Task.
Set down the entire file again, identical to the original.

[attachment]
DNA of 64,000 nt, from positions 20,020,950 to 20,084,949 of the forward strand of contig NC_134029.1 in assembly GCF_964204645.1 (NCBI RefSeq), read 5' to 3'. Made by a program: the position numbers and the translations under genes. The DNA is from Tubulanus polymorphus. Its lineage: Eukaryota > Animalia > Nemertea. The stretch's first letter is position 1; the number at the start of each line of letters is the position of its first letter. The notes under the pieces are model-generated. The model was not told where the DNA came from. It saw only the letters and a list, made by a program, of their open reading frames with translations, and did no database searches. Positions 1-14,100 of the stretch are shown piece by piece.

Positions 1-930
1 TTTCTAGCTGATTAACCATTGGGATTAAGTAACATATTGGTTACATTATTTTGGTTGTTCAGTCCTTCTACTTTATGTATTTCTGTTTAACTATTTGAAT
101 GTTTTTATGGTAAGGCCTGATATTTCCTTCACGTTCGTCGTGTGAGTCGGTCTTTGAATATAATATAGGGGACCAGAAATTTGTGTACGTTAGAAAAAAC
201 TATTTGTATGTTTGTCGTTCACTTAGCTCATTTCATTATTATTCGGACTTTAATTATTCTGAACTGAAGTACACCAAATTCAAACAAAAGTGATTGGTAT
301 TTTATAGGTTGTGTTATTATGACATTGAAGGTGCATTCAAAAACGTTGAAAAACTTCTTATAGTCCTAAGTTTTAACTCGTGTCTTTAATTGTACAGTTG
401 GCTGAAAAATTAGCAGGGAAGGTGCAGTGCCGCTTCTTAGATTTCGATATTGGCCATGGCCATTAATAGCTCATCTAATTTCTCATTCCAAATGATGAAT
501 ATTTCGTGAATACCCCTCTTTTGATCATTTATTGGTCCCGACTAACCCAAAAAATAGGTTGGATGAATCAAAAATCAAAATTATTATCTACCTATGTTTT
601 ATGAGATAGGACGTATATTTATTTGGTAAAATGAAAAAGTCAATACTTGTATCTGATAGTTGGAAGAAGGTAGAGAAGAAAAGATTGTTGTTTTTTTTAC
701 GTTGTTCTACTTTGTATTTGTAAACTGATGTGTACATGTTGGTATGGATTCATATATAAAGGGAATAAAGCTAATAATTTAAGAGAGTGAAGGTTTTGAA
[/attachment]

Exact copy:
DNA of 64,000 nt, from positions 20,020,950 to 20,084,949 of the forward strand of contig NC_134029.1 in assembly GCF_964204645.1 (NCBI RefSeq), read 5' to 3'. Made by a program: the position numbers and the translations under genes. The DNA is from Tubulanus polymorphus. Its lineage: Eukaryota > Animalia > Nemertea. The stretch's first letter is position 1; the number at the start of each line of letters is the position of its first letter. The notes under the pieces are model-generated. The model was not told where the DNA came from. It saw only the letters and a list, made by a program, of their open reading frames with translations, and did no database searches. Positions 1-14,100 of the stretch are shown piece by piece.

Positions 1-930
1 TTTCTAGCTGATTAACCATTGGGATTAAGTAACATATTGGTTACATTATTTTGGTTGTTCAGTCCTTCTACTTTATGTATTTCTGTTTAACTATTTGAAT
101 GTTTTTATGGTAAGGCCTGATATTTCCTTCACGTTCGTCGTGTGAGTCGGTCTTTGAATATAATATAGGGGACCAGAAATTTGTGTACGTTAGAAAAAAC
201 TATTTGTATGTTTGTCGTTCACTTAGCTCATTTCATTATTATTCGGACTTTAATTATTCTGAACTGAAGTACACCAAATTCAAACAAAAGTGATTGGTAT
301 TTTATAGGTTGTGTTATTATGACATTGAAGGTGCATTCAAAAACGTTGAAAAACTTCTTATAGTCCTAAGTTTTAACTCGTGTCTTTAATTGTACAGTTG
401 GCTGAAAAATTAGCAGGGAAGGTGCAGTGCCGCTTCTTAGATTTCGATATTGGCCATGGCCATTAATAGCTCATCTAATTTCTCATTCCAAATGATGAAT
501 ATTTCGTGAATACCCCTCTTTTGATCATTTATTGGTCCCGACTAACCCAAAAAATAGGTTGGATGAATCAAAAATCAAAATTATTATCTACCTATGTTTT
601 ATGAGATAGGACGTATATTTATTTGGTAAAATGAAAAAGTCAATACTTGTATCTGATAGTTGGAAGAAGGTAGAGAAGAAAAGATTGTTGTTTTTTTTAC
701 GTTGTTCTACTTTGTATTTGTAAACTGATGTGTACATGTTGGTATGGATTCATATATAAAGGGAATAAAGCTAATAATTTAAGAGAGTGAAGGTTTTGAA